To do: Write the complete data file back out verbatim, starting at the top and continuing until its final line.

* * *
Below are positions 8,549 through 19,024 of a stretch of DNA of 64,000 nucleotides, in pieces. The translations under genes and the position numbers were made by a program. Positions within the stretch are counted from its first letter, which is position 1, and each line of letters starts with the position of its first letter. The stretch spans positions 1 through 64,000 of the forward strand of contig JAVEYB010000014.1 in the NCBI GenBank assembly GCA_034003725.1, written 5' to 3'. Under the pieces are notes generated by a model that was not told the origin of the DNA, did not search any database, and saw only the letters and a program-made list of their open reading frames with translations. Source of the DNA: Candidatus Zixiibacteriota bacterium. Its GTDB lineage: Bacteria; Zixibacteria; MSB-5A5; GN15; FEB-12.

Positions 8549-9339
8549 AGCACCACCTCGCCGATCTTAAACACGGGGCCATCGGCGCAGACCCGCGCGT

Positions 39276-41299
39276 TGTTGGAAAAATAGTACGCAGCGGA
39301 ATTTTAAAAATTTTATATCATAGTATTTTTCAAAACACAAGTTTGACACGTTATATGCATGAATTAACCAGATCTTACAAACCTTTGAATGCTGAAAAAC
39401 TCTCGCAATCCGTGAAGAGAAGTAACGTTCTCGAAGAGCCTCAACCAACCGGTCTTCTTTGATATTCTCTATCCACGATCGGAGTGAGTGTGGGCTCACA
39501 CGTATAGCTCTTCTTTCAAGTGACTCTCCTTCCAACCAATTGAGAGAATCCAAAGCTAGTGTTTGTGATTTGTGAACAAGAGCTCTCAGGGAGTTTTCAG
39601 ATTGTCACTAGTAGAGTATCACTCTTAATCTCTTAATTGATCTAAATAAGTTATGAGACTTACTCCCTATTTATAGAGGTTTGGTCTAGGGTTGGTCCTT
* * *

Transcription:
Below are positions 8,549 through 19,024 of a stretch of DNA of 64,000 nucleotides, in pieces. The translations under genes and the position numbers were made by a program. Positions within the stretch are counted from its first letter, which is position 1, and each line of letters starts with the position of its first letter. The stretch spans positions 1 through 64,000 of the forward strand of contig JAVEYB010000014.1 in the NCBI GenBank assembly GCA_034003725.1, written 5' to 3'. Under the pieces are notes generated by a model that was not told the origin of the DNA, did not search any database, and saw only the letters and a program-made list of their open reading frames with translations. Source of the DNA: Candidatus Zixiibacteriota bacterium. Its GTDB lineage: Bacteria; Zixibacteria; MSB-5A5; GN15; FEB-12.

Positions 8549-9339
8549 AGCACCACCTCGCCGATCTTAAACACGGGGCCATCGGCGCAGACCCGCGCGT

Positions 39276-41299
39276 TGTTGGAAAAATAGTACGCAGCGGA
39301 ATTTTAAAAATTTTATATCATAGTATTTTTCAAAACACAAGTTTGACACGTTATATGCATGAATTAACCAGATCTTACAAACCTTTGAATGCTGAAAAAC
39401 TCTCGCAATCCGTGAAGAGAAGTAACGTTCTCGAAGAGCCTCAACCAACCGGTCTTCTTTGATATTCTCTATCCACGATCGGAGTGAGTGTGGGCTCACA
39501 CGTATAGCTCTTCTTTCAAGTGACTCTCCTTCCAACCAATTGAGAGAATCCAAAGCTAGTGTTTGTGATTTGTGAACAAGAGCTCTCAGGGAGTTTTCAG
39601 ATTGTCACTAGTAGAGTATCACTCTTAATCTCTTAATTGATCTAAATAAGTTATGAGACTTACTCCCTATTTATAGAGGTTTGGTCTAGGGTTGGTCCTT